One assembly, that devised in U.S. Pat. No. 5,518,481 issued to Darkwah, provides the elastic enwrapment function de hors a padded cushioning element. While this device might be successfully employed in performing pushups, the absence of padded enwrapment subjects the operator (100) to undesired stresses. For such purpose, the device also comprises an array of cording inconvenient for pushups.
There is also a group of devices which employ the principle of enwrapping a first part of the body with a band or similarly functioning element interconnecting a second part of the body with flexible exercise cord (2). These include U.S. Pat. No. 4,251,070 issued to Leseberg, U.S. Pat. No. 4,735,412 issued to Prsala; U.S. Pat. No. 5,108,096 issued to Ponce; and U.S. Pat. No. 5,518,486 issued to Sheeler.
Along the lines of the devices functioning in the manner just discussed are those in which the enwrapping element comprises sufficient thickness so as to provide cushioning at its site of body contact. They are, therefore, relevant to the performance of pushups, although they do not specifically address that form of exercise. These include U.S. Pat. No. 5,295,949 issued to Hathaway, U.S. Pat. No. 5,514,059 issued to Romney; and U.S. Pat. No. 5,681,248 issued to Vani.
Some of the enwrapment and elastic cord (2) combinations tend toward body harness configuration which could conceivably be adopted in but are not highly material to pushup performance. U.S. Pat. No. 4,441,707 issued to Bosch and U.S. Pat. No. 5,328,432 issued to Gvoich are two of these.
There are also partial body enwrapment configurations which employ nonelastic cording designed to slide freely within cushioning tubing. These include U.S. Pat. No. 4,335,875 issued to Elkin and the Gvoich patent, supra.
U.S. Pat. No. 4,852,874 issued to Sleichter, III, et. al. illustrates a device which resembles some of the foregoing in comprising material along the midlength of its elastic cording (2). However, that element serves other than an enwrapping or cushioning function.
An examination of the foregoing prior art devices readily discloses that their principle of operation requires such increased effort against resistance by parts of the body other than those involved with pushups. Presumably, the application of such a principle to the performance of pushups did not occur to those inventors. As mentioned supra, the only innovations concerning pushups addressed easier-to-overcome devices rather than any which might make them more difficult to perform. In view of that trend, the fact the devices encumbering pushups with increased resistance did not appear is not really surprising. Indeed, not all are capable of performing a pushup correctly against added resistance. As meritworthy as easier-to-overcome devices might be for certain rehabilitative purposes—post hospital recovery, for example—athletic muscle building beyond the norm can be accomplished only by making the exercise task more difficult.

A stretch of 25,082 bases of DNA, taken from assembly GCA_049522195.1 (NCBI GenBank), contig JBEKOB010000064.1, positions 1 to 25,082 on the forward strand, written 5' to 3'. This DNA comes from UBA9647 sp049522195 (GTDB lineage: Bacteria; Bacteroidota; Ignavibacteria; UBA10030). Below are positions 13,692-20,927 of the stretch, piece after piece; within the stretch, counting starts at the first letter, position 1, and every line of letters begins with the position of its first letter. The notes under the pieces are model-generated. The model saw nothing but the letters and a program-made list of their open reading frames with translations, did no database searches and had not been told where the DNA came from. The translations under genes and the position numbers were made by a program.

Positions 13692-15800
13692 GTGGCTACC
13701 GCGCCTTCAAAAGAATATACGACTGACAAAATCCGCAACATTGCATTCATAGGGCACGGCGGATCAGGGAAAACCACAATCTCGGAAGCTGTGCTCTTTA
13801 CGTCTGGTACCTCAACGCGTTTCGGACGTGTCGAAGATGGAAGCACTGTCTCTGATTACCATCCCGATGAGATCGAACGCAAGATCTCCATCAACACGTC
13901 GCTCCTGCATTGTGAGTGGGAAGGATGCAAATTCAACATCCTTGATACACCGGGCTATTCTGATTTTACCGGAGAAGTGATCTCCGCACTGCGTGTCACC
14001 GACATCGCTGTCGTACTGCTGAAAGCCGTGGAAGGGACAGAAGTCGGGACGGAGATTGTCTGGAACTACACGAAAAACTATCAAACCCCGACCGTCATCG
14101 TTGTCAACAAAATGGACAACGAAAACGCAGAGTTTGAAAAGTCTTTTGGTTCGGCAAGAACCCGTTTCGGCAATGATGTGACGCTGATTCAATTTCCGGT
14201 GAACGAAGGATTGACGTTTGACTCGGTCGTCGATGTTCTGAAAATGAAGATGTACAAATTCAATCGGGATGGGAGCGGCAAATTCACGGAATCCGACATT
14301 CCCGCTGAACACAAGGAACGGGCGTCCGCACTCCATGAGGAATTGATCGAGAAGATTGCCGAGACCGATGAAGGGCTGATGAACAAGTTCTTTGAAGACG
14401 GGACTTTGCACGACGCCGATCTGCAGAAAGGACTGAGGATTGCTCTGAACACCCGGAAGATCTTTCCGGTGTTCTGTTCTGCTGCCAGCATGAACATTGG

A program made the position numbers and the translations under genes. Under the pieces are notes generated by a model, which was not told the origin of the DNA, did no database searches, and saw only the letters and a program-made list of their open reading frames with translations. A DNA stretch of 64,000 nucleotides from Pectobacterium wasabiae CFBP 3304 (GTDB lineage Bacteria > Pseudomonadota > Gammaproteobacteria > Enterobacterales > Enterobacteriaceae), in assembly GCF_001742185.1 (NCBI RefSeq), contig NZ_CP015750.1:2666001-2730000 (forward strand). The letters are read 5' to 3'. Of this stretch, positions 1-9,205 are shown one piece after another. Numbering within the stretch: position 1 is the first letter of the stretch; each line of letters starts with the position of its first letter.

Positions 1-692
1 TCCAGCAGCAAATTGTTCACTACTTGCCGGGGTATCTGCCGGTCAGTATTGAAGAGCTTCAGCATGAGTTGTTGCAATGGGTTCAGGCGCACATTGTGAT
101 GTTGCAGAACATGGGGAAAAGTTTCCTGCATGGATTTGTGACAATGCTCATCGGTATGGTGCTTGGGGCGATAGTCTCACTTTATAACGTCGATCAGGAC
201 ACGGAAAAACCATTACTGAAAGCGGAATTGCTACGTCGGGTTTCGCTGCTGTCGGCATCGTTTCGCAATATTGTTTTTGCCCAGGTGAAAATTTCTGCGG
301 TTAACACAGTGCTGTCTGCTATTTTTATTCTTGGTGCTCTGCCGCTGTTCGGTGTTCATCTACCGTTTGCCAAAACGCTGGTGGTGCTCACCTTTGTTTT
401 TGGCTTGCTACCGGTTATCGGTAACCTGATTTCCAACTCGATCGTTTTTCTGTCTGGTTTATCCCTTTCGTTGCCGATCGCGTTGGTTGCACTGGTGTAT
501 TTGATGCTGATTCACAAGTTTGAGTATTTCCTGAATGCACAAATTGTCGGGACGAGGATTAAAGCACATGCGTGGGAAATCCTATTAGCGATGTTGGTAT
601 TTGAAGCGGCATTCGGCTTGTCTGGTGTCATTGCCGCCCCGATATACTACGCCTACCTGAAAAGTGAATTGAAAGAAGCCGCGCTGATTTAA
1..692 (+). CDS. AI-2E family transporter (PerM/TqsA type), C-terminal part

What is needed is a simple, portable unit or assembly which provides resistance the operator (100) performing pushups must overcome. Ideally, a device with which the resistance increases proportionately with the degree of body raising—such as one employing elastic means in a particular way—would be ideal. Such a device, if available, would permit the development of a protocol or method for performing pushups not previously employed.
It would, thus, be highly beneficial to employ devices which have already been developed, such as by that of Vani and others for neck tugging and to shape that device to fit the part of the operator's (100) body employed for the pushup—namely the upper thorax.
Except for a singular consideration, the Vani tubular cushioning cylindrical pillow is well suited to this end. Because the strapped handgrip assembly (16) therein allows the handgrip strapping (16) to pull into a vertex at the point the strapping (16) meets the elastic cord (2), the pushup operator's (100) hands would be subjected to unsatisfactory tension as the pulled straps (16) bite into the sides of the hands. Where pushups are concerned, some means of forcing the straps laterally apart above the back of the operator's (100) hands would be extremely helpful.
Further, while experience demonstrates that a singular cord is, in general, sufficient to withstand the wear pushups bring to bear upon it, the sharing of the pushup resistance load by more than one cord (2) would be an enhancement all the more beneficial in increasing its (2) longevity.
A review of the foregoing patterns of development demonstrates an extensive variety of approaches to the provision of resistance for exercise. Nevertheless, the needs or objectives pointed out supra thus far remain only partly addressed in the prior art. Some, such as that just immediately discussed, have not been met at all.
The invention comprises both a physical object and a method in its use. As an object, it incorporates an elastic exercise cord (2) and a cylindrical cord enwrapping pad (1), both of which are widely familiar to prior art in one exercise device or another. Strapped handgrip assemblies, in the generic sense, are also common in the art. That (10) employed by the invention, however, comprises a connection bar (13) for each, comprising in turn a cord channel (14) for the elastic cord (2) to pass through and a pair of strap channels (15) for the handgrip strapping (16) to pass through. Nor is the secure connection of cord (2) to handgrip assembly (10), employing an embedded stopper (4) within the elastic cord's hollowed end (7)—currently, a frequent ingredient of many elastic cord (2) assemblies in general—anything new. The cord (2) is merely extended through the cord channel (14) and then, with considerable exertion, the stopper (4) is pushed into the hollowed end (7). At prior art, the elastic cord (2) was typically inserted through an aperture in the strapping (16) as the first step in making this connection. A cylindrical strap enwrapping pad (18), also well known, is present as a sleeve around the part of the strapping (16) the operator (100) grips during use.